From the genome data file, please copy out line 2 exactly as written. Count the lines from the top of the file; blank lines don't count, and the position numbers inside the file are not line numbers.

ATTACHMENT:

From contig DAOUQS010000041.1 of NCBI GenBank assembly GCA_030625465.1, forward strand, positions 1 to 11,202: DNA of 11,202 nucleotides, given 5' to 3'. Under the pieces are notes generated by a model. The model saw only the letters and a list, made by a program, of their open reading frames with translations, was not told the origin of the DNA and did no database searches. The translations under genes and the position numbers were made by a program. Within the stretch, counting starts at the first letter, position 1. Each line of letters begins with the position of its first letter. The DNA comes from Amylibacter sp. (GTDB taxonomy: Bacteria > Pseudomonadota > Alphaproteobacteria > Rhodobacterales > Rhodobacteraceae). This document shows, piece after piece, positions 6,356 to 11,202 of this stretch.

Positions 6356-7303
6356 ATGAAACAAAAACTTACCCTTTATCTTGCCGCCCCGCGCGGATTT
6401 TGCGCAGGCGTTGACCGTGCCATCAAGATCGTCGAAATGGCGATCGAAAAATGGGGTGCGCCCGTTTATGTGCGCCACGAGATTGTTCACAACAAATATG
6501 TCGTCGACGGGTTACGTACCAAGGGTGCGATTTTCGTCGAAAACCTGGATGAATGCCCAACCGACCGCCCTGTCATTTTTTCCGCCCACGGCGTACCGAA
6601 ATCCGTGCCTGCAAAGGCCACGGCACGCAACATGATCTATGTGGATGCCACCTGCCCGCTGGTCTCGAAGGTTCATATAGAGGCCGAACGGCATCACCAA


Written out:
Positions 6356-7303